ground by its wheels. Lowry's friends asked them where they were going. "To San Francisco,"
they replied. "We hope to be there by midnight."
One J. H. Vogel, who was in the vicinity, confirmed the story and added that the
vessel was "egg-shaped." The next afternoon an airship passed over Oak Park, Calif.,
leaving a trail of smoke and soon San Francisco, Oakland and other cities and town
in the north-central part of California had their own stories in all the newspapers.
Several persons now stepped forward to tell of earlier sightings. One was a fruit
rancher near Bowman, Placer County, who said he and members of his family had watched
an airship fly by at 100 miles an hour in late October.
Even more remarkable was the statement of a man who claimed that in August he and
fellow hunters had tracked a wounded deer across Tamalpais Mountain until they came
to a clearing where six men were working on an airship.
On July 28, around 6 to 7 a.m., two Louisville, Kentucky men saw an object in the
distance which drew nearer and resolved into the appearance of a man surrounded by
machinery. (Note no gasbag or canopy supported by one) If the man slacked his efforts
(he was peddling) the machine dropped, but if he once again worked the treadles (peddles)
and wings HE ROSE AGAIN; but the machine seemed under perfect control and executed
a turn over the city.
In September an object like a black-clad man with bat's wings and frog's legs flew
over Coney Island.
"The airship as a practical invention is believed to be so nearly ripe that a story
of its appearance in the sky is not necessarily to be received with disrespect,"
Harper's Weekly commented in its April 24, 1897, issue ... not unless you assumed
that thousands of Americans had lost their senses, a discomforting notion which some
scientists, editors and skeptics seemed to embrace.
Prof. George Hough, a Northwestern University astronomer, assured everyone that the
"airship" was nothing but the star Alpha Orion is as perceived by drunks, fools and
hysterics. Most newspapers ridiculed reports of the airship, finally desisting only
for fear of offending the growing numbers of readers who had seen the craft.
California's airship, reported in November 1896, was the first to receive widespread
publicity but that same month an unidentified flying object passed through central
Nebraska and sightings in the state continued until the following May. Delaware farmers
saw airships as early as January 1897.
It took a sighting in Omaha involving hundreds of witnesses to put the airships back
in the headlines, however. The low-flying object, a large bright light, "too big
for a balloon," appeared on the night of March 29, 1897, and was visible for more
than half an hour.
From then on America's skies were filled with airships. The reports came primarily
from Midwestern states and descriptions of the ships varied-as these random examples
Everest, Kans., April 1 (Kansas City Times): "The basket or car seemed to be 25 to
30 feet long, shaped like an Indian canoe. Four light wings extended from the car;
two wings were triangular. A large dark hulk was discernible immediately above the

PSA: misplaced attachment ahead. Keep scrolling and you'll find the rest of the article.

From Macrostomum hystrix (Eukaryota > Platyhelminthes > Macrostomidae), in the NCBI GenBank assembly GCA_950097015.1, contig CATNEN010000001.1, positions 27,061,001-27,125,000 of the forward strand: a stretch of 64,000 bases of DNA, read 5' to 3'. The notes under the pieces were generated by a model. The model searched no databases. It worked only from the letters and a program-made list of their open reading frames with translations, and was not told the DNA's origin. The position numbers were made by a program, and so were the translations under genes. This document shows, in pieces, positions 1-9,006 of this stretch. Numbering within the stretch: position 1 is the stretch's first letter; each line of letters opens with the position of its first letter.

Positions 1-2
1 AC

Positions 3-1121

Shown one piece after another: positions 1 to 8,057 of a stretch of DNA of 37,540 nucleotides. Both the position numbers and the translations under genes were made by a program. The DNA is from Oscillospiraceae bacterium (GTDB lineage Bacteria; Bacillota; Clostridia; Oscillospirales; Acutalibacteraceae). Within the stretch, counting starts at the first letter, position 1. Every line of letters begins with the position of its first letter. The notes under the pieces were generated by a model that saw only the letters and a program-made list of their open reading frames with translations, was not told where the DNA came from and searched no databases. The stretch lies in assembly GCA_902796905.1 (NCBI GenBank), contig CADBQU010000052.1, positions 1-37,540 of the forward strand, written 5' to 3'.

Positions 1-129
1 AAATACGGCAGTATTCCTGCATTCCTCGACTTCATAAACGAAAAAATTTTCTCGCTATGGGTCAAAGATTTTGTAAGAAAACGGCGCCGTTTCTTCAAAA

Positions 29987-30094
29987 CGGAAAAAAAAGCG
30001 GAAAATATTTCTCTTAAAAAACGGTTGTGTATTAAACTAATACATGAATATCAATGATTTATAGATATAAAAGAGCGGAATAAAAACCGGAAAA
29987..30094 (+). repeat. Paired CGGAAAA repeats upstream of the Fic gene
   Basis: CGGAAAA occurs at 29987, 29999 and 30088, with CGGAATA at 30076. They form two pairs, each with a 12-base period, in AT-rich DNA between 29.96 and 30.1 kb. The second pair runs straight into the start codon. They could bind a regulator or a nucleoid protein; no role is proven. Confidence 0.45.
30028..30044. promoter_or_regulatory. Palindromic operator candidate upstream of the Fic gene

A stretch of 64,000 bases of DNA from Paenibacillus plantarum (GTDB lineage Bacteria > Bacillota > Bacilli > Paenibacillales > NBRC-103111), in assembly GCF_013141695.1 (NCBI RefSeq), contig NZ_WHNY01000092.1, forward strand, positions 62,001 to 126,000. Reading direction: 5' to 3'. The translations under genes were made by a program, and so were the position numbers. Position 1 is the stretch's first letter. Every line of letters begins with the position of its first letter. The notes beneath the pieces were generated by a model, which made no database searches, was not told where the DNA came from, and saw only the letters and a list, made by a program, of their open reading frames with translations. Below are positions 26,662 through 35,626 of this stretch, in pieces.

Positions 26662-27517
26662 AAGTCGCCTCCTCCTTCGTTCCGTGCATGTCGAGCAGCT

car and was generally supposed by the watchers to be an inflated gasbag."
Chicago, April 11 (Chicago Times-Herald): "The lower portions of the airship were
thin and made of some light white metal like aluminum. The upper portion was dark
and long like a big cigar, pointed in front and with some kind of arrangement in
the rear to which cables are attached."
Texas, April 16 (New York Sun): "... shaped like a Mexican cigar, large in the middle
and small at both ends, with great wings resembling those of an enormous butterfly.
It was brilliantly illuminated by the rays of two great searchlights and was sailing
in a southeasterly direction with the velocity of wind, presenting a magnificent
Numerous persons reported seeing normal-looking men and women inside the ships. One
of the most interesting "occupant" reports came from M. G. Sisson, postmaster at
On the afternoon of April 19, 1897, while walking his dog through the woods he spotted
an airship 150 feet above him-a phenomenon he found less unsettling than the sight
of a woman standing on a deck on the bow of the craft netting pigeons. When she saw
Sisson she quickly stepped inside and the craft flew off. Later that day Thomas Bradburg
of Hagaman, about nine miles east of Greenfield, found part of a letter supposedly
dropped from the airship. On a printed letterhead of "Airship Co., Oakland Calif.,"
it read: "We are having a delightful time and plenty to eat. Mollie's scheme for
running down birds and catching them with a net works excellently; we feast daily
upon pigeon pie. "Since starting out we have greatly increased the velocity of the
ship. The following figures will give some idea of the speed which we are now able
to make: St. Louis, April 15, 8:30 P.M.; Chicago, same evening, 9:33; Kansas City,
one hour and 40 minutes later."
The events of 1896, incredible as they were, are relatively uncomplicated compared
to what happened in 1897. California's controversy concerned only one alleged inventor,
the mysterious "E.H. Benjamin," but April 1897 produced an onslaught of conflicting
claims involving a host of people—stories which made it obvious that someone was
lying. Sometimes it was the "witnesses," sometimes the newspapers and sometimes it
may have been the airship occupants themselves.